The Euphorbia is fun as always. Very interesting form. HELLO Kalanchoe!

Pat said...

Aaerelon, could it have been an Aphelandra? I was struck by the similarity when I saw this (new to me) Porphyrocoma.

Emily said...

I cannot imagine successfully maintaining 850-950 plants. I'm pretty maxed out around 50, and definitely couldn't handle over 100.

Despite the fact that I'm already neglecting some current plants I still have urges to acquire more, however :). Vicariously living through yours'll have to do for now.

Ivynettle said...

Jealous of that Philodendron, diseased or no! *pouts at the annoying different continent thing* It certainly looks healthier than the oddly-variegated ones we had at work (yellow lines spreading out from the petiole) - looked neat, but almost certainly a virus, since the plants didn't grow well, either.

Sentient Meat said...

Hi Mr S,

I was going to suggest it was still not too late to cut the K. prolifera stump in half or thirds. But then I read your follow-up, and I see what you mean about difficulty of cutting through the... um... horny outer layer.

To help ease your plant-care conscience: before I had success with this plant, I did manage to kill cuttings (with sprouts) more than once. When it finally does "take", it's vigorous enough to make you forget your failures and believe it's easy. But it's not foolproof.

Since that sprout has roots, removing it and planting it out does sound like a pretty high-percentage bet. It will yield a more attractive plant, too. But you might want to wait for the sprout to grow bigger first.

One note about cutting it back. It does naturally "die back" an inch or so from the cut. So don't cut too close to a node you hope will sprout.

Sentient Meat said...

P.S. A tiny nit from succulent-land: Gastrolea is an older term (now superseded by Gasteraloe) for an intergeneric hybrid between Gasteria and Aloe. So the genus name "Aloe" should be omitted: e.g. Gasteraloe "September Song" (or whatever), not Aloe gastrolea "September Song".

By the way, I'm a fan of the intergenerics, too. But not most variegates (except the ones occurring naturally, in habitat). All my plant friends love variegates, though, so I must be the odd one out.

Sentient Meat said...

PPS I'm not sure about Peter's advice to cut off the top of the K. prolifera stem just because it's dying back. With my cuttings of this plant, as the tissue at the callous dehydrates, it recedes. But if it's dry (not rotting), cutting it open may just start a new dehydration and self-defense die-back at a lower point.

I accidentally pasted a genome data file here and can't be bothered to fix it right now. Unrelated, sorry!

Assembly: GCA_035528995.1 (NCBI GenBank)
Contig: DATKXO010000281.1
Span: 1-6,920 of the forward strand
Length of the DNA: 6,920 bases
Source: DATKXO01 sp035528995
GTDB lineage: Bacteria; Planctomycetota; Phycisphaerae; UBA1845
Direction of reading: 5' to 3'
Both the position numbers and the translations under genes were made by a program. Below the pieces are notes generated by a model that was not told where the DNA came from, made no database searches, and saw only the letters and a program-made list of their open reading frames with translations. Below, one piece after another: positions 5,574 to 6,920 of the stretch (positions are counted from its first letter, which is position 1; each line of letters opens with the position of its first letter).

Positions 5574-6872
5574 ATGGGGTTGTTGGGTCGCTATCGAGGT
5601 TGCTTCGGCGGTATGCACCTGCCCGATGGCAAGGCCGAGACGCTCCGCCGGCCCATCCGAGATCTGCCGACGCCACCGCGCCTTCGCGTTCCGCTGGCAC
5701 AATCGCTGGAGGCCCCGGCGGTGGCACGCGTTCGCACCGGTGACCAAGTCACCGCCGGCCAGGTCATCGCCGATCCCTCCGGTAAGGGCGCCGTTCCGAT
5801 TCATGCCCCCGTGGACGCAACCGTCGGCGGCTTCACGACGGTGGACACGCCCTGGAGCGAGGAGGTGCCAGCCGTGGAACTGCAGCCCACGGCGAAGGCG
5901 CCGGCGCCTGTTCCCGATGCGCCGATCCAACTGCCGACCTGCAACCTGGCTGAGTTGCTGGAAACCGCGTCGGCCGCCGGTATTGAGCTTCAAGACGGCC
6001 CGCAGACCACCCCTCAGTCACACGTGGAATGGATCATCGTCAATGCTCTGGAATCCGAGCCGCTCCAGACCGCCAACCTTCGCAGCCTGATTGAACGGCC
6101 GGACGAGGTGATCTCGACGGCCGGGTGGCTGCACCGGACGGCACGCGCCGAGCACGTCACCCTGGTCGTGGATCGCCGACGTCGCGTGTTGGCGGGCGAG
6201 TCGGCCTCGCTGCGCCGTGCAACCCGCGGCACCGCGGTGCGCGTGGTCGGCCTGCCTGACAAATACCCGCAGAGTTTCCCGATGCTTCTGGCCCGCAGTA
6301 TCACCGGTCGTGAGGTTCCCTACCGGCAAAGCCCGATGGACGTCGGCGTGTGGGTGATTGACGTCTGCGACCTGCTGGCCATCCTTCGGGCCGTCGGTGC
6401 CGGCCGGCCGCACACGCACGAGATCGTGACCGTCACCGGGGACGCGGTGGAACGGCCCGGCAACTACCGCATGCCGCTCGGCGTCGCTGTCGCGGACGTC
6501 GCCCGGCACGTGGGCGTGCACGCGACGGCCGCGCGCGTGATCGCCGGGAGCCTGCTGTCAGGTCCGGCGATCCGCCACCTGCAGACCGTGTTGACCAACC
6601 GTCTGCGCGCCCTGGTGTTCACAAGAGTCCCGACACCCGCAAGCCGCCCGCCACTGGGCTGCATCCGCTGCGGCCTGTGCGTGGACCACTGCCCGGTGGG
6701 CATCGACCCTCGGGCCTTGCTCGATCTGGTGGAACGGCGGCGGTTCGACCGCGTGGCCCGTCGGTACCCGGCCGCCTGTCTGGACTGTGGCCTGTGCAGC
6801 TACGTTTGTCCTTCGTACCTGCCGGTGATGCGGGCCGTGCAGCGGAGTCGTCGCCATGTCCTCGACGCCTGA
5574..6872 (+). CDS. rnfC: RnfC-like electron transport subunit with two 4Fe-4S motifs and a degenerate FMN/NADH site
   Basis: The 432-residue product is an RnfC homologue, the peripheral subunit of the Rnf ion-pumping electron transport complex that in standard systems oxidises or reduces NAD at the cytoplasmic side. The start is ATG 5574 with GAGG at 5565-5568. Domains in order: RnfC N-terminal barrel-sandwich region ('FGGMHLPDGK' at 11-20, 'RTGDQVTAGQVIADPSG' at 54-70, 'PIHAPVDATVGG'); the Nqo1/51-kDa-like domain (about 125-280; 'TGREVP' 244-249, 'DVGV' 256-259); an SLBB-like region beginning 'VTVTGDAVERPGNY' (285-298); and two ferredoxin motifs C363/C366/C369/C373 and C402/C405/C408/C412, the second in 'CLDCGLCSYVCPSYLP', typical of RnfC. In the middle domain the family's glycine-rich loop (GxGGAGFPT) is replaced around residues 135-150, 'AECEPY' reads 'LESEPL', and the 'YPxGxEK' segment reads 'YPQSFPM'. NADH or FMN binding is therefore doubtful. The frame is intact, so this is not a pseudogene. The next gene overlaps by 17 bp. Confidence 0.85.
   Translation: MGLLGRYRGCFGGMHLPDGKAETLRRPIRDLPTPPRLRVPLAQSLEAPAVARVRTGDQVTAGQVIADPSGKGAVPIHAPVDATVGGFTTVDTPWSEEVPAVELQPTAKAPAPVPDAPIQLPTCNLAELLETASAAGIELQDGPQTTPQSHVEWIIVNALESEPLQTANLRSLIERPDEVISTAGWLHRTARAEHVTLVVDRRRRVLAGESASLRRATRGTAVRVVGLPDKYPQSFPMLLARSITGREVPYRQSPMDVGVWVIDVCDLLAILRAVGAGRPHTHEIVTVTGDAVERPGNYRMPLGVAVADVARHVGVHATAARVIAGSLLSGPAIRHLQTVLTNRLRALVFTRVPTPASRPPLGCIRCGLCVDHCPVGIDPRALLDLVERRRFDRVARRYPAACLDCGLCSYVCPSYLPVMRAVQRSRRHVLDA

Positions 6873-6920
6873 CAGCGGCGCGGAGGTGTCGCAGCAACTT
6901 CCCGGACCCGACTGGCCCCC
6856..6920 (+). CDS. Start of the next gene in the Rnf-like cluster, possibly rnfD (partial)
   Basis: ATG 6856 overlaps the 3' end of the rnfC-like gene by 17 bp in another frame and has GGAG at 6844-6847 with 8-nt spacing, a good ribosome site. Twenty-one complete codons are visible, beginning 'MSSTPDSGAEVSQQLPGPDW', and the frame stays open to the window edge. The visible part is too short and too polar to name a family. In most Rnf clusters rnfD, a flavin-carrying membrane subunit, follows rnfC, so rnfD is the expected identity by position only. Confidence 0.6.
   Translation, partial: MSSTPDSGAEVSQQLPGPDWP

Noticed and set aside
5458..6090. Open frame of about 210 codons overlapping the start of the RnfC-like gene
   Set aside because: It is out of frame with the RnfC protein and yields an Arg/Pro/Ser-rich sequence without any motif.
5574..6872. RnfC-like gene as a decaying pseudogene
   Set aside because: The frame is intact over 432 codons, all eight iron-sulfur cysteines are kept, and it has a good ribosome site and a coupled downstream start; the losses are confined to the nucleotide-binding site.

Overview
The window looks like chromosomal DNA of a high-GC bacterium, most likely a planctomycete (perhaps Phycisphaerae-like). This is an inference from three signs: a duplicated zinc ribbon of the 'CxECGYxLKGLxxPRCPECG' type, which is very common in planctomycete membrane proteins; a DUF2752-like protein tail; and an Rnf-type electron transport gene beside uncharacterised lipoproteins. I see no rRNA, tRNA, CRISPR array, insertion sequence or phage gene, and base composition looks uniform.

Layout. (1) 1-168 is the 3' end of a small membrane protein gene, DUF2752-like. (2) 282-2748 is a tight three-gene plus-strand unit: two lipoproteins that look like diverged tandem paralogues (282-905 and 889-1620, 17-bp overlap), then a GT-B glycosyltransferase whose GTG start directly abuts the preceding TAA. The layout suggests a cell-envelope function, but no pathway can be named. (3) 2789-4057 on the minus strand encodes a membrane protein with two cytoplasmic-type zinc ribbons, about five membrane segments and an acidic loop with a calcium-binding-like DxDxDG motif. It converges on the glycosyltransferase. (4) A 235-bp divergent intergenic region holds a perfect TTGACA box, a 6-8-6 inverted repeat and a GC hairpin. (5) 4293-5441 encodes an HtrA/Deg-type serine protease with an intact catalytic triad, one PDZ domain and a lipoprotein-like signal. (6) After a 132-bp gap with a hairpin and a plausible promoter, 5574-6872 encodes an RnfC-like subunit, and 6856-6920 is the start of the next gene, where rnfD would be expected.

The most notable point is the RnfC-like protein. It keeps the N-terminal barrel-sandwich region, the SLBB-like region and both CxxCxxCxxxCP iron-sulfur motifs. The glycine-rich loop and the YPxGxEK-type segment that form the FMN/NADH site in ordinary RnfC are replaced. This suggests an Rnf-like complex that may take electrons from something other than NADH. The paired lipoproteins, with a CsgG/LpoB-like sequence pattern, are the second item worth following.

Now, if you want to restart more cuttings in multiple pots, that's a fine reason to cut it up. But not because the cut edge is dying back a bit.

Mae said...

We actually tried growing Porphyrocoma pohliana 'Maracas' at my work a few years ago. I had one sitting at my desk for almost a year and it got really annoying. I don't know why it annoyed me. After the flowers died, it just looked funny. It never did reflower, then again, we didn't treat it really well, just watered it occasionally and it didn't get any real sunlight.

My boss would occasionally bring in a plant that he saw from one of our parent company growers, plunk it down on the desk and say, "Let's try to grow this!" I don't think it worked out...

Sentient Meat said...

PPPS Oops! Make that, Gasteraloe 'September Song' (single quotes). I'm still learning.

mr_subjunctive said...

Emily:

Well, that's more or less what I thought at 100 plants, too. Actually, the whole way to 915 (the highest the population has ever been here), I was thinking that I had probably just about reached or exceeded the number I could reasonably care for, but the number kept growing anyway. It's only been since about last February that the number started to level out.

Sentient Meat:

I tried cutting it back already, actually, after the comment from Pat -- it was difficult to do, because down towards the bottom of the stump, the outermost 1/8-inch or so was water-soaked and slid off the stem. So I went ahead and cut the sprout off already, because the water-soaked part was almost down that far. There's one sprout on the opposite side of the plant, and then another pair of sprouts trying to come up from just under the soil, so if the one I cut off doesn't work out, I haven't lost all my chances.

Also --

I'd thought Aloe gastrolea sounded kind of weird, but that's what the tag said, and I hadn't gotten around to checking to see whether A. gastrolea was a real species yet. So okay. I'll change the post.

Sentient Meat said...

On Aloe gastrolea, it's not you... it's the present state of plant labeling, at least in the succulent side of the gardening hobby. It causes a lot of trouble for those of us who take extra pleasure in learning about the science and provenance of the plants we buy and grow.

Come to think of it, this may not be a bad case, if 'Midnight' is the correct, published cultivar name -- all the necessary information is provided. The really noxious cases are where sellers or growers sell previously described varieties under their own, new, trademarked names -- unethical but fairly widespread.

Thanks for writing the post!

Jordan in Oregon said...

I'm liking those Aloes. So far I only have two, vera and what I *think* is PW's Franco. At least, that's what it was labeled. But every time we get a flat in at work, they all seem to exhibit varying degrees of color, blush, and variegation. Having passed up on some before, on this last shipment I finally picked the little guy with the most white leaves. My little ghost aloe.